Showing posts from June, 2020

God Help Us

I don’t talk much about spirituality, particularly my own. Not in public, not in private and not on this blog. But this morning I took part in a unique event that had me very visibly praying on a busy, six-lane suburban street corner with almost 900 others, everyone standing, sitting or kneeling six feet apart and wearing face coverings per a new state law. We stretched for blocks in every direction. We were grateful for the annual weather phenomenon known as June gloom that kept things cool.   We were part of a much larger group of thousands throughout San Diego County participating in We Pray San Diego, a special event created and coordinated by a Maranatha Chapel pastor and Miles McPherson, the former-NFL-player-turned-megachurch-minister. We peacefully assembled and took our places and at 9 a.m. began listening through headphones and earbuds to McPherson lead a recorded online prayer vigil that included biblical scripture to connect with our own reflections, confessions, petitions

‘OK, Let’s Do This!’

  For more than two years, I’ve lamented leaving Les Mills’ BodyPump, a group exercise class I took consistently every Tuesday and Friday early morning at a local 24-Hour Fitness. Then I abruptly  left both the class and the gym . When I finally returned to San Diego, I started back at my original gym on a nearby military base, having finally gotten over the issues that forced me to flee there.   Now it’s time to move on again. Due to the ongoing pandemic (and maybe well beyond it), all local military gyms are open only to active duty and their dependents, plus DoD civilians who work on base. I do not fit any of those categories. And returning to 24-Hour Fitness isn’t an option, being as they are in Chapter 11 bankruptcy and do not appear eager to reopen in my suburb.   I started looking into online exercise programs, especially free ones that a friend recommended from YouTube. But I just couldn’t connect with the format or instructors. My older daughter told me she’d signed up for a p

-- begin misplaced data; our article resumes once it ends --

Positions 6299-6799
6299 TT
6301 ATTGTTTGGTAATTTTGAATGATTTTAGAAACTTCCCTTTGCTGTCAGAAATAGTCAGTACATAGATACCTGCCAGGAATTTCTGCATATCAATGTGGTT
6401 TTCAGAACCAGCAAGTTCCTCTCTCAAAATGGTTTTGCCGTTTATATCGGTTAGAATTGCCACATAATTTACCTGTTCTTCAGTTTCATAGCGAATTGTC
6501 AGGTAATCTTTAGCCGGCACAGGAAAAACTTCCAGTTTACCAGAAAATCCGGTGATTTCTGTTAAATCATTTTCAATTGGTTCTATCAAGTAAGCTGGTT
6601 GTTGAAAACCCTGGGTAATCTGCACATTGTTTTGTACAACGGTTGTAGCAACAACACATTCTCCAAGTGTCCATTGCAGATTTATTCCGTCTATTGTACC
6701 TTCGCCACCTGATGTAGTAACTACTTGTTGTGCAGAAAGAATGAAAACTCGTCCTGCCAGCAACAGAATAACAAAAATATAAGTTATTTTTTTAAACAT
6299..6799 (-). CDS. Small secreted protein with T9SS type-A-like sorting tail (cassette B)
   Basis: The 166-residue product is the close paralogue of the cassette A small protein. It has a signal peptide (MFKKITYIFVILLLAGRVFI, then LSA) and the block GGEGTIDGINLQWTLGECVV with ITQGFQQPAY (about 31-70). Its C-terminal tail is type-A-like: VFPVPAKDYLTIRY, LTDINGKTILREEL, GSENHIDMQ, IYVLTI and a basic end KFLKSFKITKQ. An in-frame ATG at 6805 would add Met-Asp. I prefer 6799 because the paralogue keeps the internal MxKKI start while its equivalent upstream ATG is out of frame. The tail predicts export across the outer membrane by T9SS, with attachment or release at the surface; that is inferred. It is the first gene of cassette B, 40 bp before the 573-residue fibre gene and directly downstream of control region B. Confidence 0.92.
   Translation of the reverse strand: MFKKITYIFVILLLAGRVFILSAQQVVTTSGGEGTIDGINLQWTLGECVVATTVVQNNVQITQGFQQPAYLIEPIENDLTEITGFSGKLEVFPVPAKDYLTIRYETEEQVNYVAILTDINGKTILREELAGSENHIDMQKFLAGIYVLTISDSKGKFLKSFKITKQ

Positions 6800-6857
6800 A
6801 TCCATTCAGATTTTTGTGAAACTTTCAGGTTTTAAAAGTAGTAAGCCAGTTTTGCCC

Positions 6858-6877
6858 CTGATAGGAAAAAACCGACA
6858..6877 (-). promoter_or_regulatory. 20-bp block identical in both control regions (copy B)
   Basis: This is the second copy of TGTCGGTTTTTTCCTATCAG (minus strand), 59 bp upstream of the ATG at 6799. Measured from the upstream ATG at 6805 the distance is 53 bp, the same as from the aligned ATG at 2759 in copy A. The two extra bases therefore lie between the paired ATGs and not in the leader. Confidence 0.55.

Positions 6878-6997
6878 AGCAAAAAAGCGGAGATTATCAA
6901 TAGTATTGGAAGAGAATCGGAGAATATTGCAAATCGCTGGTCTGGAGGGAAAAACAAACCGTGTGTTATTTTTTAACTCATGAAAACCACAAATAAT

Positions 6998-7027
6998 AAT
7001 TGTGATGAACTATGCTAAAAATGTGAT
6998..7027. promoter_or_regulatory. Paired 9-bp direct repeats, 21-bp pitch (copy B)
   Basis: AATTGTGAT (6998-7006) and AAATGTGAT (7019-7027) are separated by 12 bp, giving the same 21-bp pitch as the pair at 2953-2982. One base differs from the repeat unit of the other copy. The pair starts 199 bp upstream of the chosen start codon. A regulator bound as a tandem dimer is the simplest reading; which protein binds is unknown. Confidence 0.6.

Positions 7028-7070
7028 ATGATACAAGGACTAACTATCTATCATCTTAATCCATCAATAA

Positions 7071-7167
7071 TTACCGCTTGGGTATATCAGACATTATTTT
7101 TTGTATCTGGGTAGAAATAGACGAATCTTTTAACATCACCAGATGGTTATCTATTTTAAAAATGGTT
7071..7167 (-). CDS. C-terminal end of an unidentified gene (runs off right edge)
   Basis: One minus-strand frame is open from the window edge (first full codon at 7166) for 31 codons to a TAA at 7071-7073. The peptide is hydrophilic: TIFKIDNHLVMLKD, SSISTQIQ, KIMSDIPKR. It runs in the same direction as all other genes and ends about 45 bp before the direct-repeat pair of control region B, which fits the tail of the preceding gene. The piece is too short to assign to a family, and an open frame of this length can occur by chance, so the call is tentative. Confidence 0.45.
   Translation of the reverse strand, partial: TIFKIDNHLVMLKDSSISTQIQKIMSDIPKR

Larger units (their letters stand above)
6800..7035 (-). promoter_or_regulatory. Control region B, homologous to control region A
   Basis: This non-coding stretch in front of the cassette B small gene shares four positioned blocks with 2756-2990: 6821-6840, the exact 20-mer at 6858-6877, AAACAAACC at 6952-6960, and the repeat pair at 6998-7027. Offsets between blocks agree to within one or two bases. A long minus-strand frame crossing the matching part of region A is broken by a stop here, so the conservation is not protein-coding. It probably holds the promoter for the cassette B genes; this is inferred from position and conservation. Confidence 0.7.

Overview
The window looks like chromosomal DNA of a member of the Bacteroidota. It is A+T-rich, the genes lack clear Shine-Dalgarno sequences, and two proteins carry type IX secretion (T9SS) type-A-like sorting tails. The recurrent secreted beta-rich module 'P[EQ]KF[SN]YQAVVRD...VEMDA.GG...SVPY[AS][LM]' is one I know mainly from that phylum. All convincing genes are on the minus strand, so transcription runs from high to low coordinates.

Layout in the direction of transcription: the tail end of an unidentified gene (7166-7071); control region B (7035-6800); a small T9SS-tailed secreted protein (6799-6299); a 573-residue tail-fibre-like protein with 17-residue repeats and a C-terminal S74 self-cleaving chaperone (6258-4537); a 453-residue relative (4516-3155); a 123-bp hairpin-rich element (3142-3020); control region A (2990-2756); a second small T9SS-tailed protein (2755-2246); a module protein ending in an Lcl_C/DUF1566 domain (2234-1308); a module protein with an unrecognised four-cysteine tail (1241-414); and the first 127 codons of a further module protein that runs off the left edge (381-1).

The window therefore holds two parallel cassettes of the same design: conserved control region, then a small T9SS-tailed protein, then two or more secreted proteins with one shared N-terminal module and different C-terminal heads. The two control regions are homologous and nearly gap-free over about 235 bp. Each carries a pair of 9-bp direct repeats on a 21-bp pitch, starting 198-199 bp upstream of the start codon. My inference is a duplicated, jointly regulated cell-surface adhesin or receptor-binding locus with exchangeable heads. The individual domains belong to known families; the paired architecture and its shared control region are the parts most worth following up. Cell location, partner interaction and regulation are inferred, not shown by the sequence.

Coming from a Position of Privilege

I no sooner publicly acknowledged bright sides of pandemic living when we were again thrust into turmoil due to recent incidents showcasing racial inequality. First, there was Ahmaud Arbery,  killed while on a neighborhood jog . It took local law enforcement more than two months to charge two gun-wielding vigilantes with murder despite clear evidence they went well beyond whatever bounds they believed they were entitled to have. I thought back to an early morning jog I took in the mid 1990s in Elizabeth City, North Carolina. I lived in a typical middle-class, mostly white neighborhood bordered by a lower-income, mostly black one. A house I'd run by earlier had been burglarized, and police stopped me a couple of blocks over upon arriving at the scene. And rightly so. Who expects to find someone running for pleasure at 4 in the morning? All I had to do, though, was explain that I was training for a marathon and where I lived and they let me go. Would they have done the same